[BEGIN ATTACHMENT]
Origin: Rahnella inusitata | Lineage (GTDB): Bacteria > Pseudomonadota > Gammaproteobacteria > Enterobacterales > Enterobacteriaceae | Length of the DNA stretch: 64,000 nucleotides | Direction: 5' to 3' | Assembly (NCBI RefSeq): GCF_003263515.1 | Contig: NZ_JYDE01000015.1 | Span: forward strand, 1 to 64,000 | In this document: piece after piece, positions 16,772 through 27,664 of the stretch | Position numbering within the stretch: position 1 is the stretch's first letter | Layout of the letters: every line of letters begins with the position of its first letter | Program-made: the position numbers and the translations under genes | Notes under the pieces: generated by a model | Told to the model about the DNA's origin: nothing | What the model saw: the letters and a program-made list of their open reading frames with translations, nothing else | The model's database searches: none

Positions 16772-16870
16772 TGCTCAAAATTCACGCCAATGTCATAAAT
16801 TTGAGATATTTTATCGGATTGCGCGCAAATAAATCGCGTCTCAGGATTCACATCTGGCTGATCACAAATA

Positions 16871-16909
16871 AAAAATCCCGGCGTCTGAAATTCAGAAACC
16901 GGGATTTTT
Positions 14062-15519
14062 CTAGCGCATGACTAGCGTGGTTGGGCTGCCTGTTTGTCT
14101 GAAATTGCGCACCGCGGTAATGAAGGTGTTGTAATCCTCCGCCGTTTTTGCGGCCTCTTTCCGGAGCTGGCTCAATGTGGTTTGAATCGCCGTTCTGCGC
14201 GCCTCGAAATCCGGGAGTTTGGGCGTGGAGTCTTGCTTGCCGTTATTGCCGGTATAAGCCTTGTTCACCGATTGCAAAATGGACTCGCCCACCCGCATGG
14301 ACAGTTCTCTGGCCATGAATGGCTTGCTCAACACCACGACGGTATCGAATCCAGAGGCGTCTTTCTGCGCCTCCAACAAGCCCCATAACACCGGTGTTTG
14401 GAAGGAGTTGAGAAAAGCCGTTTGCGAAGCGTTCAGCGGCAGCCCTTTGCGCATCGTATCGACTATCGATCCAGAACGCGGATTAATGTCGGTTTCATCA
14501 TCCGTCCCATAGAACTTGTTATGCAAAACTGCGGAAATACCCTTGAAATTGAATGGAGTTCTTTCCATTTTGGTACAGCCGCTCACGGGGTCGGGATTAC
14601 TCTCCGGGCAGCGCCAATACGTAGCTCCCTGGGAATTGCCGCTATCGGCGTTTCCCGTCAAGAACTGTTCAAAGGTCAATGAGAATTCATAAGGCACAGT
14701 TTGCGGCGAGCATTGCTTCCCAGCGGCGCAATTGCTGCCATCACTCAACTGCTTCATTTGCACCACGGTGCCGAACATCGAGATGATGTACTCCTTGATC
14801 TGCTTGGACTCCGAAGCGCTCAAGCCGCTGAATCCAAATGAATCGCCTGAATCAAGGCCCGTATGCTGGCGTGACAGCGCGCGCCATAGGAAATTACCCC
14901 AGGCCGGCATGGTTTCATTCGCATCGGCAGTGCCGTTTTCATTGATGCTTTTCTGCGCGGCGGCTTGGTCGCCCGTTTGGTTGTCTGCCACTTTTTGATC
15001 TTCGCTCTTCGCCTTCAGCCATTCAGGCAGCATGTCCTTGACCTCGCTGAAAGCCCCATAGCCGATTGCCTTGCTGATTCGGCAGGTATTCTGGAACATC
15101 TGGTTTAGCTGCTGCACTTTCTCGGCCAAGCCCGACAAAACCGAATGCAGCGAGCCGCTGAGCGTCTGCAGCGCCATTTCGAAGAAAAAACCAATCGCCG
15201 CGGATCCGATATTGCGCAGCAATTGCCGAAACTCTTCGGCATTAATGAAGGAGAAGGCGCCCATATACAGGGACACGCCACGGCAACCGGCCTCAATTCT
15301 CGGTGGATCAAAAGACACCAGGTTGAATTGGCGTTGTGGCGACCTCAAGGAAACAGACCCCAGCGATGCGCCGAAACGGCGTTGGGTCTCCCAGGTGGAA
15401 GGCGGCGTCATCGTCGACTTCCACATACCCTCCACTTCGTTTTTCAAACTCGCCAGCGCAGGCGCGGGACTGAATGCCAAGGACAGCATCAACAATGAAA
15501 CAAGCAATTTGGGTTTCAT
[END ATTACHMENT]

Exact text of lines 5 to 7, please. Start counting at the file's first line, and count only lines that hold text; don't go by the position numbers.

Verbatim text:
Positions 16871-16909
16871 AAAAATCCCGGCGTCTGAAATTCAGAAACC
16901 GGGATTTTT